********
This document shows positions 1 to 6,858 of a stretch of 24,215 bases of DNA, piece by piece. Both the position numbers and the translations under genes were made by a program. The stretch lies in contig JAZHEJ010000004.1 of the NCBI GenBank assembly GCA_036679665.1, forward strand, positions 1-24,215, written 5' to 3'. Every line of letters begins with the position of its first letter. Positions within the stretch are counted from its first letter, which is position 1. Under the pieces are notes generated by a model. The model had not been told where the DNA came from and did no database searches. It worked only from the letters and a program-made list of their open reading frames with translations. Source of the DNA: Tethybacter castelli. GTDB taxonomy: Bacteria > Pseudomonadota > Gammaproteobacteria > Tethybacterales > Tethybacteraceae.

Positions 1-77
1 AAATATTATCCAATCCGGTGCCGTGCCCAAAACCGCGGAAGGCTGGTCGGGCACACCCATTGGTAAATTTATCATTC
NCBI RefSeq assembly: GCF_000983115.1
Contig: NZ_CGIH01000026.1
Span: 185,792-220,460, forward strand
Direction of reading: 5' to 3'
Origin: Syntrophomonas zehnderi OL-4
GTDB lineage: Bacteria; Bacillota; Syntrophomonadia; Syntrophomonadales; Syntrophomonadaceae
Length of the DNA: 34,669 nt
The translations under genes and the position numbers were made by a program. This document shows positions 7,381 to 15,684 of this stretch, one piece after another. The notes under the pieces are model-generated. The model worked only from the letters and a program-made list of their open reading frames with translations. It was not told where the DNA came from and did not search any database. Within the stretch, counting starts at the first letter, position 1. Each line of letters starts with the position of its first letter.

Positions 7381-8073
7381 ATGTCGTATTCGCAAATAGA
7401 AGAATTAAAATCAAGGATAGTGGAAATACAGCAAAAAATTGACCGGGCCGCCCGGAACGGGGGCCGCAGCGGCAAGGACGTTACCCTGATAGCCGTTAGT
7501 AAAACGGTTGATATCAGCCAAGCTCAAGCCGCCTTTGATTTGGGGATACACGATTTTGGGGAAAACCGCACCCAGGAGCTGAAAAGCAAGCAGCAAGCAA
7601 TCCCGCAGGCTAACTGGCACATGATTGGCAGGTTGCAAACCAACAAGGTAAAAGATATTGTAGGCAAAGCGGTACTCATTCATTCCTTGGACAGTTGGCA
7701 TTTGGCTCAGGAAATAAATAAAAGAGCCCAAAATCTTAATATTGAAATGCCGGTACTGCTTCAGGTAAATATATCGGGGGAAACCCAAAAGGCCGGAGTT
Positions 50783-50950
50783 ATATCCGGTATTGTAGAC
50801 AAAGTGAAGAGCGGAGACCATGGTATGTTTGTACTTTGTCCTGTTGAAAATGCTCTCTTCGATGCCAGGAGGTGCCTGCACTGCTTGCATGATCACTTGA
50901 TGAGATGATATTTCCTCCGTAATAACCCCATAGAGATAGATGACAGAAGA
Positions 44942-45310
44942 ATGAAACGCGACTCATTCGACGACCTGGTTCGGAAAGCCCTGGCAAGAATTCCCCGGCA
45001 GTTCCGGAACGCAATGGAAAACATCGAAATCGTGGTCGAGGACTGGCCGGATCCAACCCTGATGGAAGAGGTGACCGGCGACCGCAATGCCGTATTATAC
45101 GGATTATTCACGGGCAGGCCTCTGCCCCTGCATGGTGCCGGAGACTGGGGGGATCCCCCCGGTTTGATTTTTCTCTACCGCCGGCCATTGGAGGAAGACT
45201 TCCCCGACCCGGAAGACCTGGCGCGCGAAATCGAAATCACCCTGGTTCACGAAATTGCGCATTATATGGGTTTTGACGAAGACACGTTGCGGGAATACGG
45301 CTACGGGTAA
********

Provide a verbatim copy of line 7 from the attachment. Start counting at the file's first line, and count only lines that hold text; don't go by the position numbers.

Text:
Direction of reading: 5' to 3'